Girlhood – Céline Sciamma’s fight against fatalism

Girhood (Bande de filles) made in 2014 is the third film in Céline Sciamma’s accidental ‘trilogy of youth’ series, following Water Lilies, and Tomboy. The film discusses the themes of: alienation, class and gender.

The film stars Karidja Touré as Marieme, a young Parisian living in social housing. Above we find Marieme fighting her disallowed graduation into high school, fighting for a better life against societal expectations. The objective reason for Marieme’s dissallowment is her poor grades but the subtext is clear. The teacher facing Marieme asks her question in the final frame grab rhetorically, a non rhetorical question asked rhetorically—how arrogant.

Like the rest of the cast, Karidja Touré is a remarkable first time actor.


We travel with Marieme through various life stages, conveniently signposted by her hair. Her high school rejection leads her into the arms of a friendly gang which later escalates into organised crime. The film is careful to show Marieme always in charge of her immediate situation without sense of institutional exploitation.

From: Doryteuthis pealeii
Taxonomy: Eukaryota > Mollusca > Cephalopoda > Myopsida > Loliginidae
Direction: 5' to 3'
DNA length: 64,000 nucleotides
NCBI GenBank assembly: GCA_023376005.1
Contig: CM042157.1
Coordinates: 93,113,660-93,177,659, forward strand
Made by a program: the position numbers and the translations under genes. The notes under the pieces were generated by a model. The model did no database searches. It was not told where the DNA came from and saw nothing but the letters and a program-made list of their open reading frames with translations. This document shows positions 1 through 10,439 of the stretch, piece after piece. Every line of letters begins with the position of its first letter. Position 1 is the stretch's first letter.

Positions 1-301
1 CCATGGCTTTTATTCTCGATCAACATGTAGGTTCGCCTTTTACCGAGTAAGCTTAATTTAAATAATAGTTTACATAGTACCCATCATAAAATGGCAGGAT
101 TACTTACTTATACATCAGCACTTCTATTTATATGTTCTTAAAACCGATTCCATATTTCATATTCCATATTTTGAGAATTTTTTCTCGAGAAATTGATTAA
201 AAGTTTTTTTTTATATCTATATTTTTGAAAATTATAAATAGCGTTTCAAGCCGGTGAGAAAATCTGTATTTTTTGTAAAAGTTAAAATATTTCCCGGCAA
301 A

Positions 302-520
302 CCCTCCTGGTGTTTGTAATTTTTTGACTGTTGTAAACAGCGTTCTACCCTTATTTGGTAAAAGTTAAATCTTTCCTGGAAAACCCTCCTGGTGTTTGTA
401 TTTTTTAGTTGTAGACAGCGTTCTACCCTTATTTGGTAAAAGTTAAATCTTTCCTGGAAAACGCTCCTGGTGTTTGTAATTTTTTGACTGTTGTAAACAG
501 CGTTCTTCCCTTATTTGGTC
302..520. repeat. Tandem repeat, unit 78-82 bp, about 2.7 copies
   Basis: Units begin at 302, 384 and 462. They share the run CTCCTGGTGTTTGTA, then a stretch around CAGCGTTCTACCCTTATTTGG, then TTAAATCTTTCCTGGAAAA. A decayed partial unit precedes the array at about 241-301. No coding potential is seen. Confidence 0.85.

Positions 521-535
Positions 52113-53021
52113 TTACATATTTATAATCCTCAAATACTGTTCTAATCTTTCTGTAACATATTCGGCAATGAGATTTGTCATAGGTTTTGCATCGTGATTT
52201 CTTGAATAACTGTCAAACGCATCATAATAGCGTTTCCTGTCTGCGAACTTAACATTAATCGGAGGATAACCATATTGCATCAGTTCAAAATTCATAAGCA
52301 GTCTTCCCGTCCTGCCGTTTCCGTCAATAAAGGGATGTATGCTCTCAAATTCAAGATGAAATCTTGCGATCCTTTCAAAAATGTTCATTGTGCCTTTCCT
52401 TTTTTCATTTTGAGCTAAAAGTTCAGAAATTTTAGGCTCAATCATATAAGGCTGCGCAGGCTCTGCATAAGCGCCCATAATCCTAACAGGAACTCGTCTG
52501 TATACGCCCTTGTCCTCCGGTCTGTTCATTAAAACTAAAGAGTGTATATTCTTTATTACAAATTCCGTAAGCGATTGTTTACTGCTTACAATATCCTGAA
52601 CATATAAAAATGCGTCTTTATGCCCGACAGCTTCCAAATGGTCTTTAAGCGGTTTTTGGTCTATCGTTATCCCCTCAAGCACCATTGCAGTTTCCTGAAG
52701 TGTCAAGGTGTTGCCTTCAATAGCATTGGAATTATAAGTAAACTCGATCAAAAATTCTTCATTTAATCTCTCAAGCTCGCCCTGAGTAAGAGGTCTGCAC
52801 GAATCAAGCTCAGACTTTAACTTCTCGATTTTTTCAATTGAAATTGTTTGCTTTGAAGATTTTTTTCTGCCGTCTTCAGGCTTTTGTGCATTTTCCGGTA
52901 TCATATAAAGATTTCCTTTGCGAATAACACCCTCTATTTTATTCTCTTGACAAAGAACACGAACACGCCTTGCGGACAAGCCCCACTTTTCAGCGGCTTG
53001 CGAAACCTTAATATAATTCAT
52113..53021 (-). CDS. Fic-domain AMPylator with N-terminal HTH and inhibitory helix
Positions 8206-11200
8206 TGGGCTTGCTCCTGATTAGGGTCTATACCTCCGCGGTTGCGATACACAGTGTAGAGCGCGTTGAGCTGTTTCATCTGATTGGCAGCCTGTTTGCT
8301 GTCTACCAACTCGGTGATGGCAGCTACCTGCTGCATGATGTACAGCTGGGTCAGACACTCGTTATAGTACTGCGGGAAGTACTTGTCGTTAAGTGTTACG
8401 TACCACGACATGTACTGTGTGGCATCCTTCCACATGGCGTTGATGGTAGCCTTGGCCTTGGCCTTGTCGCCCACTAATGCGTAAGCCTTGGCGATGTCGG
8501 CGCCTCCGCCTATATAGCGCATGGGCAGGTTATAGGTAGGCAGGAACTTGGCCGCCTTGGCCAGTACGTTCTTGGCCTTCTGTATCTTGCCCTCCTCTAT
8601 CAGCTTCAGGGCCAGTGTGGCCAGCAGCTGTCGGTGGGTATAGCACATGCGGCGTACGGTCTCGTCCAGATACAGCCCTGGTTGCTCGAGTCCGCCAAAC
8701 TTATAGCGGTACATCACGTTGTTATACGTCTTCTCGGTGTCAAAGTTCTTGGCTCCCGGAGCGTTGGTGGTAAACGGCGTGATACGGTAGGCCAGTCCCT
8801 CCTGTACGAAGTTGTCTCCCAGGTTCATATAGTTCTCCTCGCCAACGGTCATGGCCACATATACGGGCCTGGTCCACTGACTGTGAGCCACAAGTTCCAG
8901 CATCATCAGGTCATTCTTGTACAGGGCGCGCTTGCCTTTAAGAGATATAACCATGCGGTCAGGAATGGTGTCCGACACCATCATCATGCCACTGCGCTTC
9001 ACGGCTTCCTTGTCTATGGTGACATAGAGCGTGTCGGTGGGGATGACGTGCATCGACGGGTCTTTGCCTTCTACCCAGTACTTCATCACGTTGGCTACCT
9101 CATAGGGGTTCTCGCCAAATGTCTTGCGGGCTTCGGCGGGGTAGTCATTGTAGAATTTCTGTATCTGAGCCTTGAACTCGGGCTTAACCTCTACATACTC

Throughout her journey Marieme cares for her next youngest sister, who in the final frame grab she reprimands after catching her mugging a young woman. Marieme has full awareness of her situation and is scared of her negative influence. Despite her precarious life, we never see Marieme more scared.


The film begins with Marieme entering her home like any teenager. We’ve followed Marieme’s journey, which involved a positive and deep adult friendship with another young woman, and now culminates with her leaving her journey’s negative influences to return home. She decides whether to enter, whether it’s time to also leave her family unit and start on the road to putting societal expectations in their place.

Reference: Girlhood – Wikipedia

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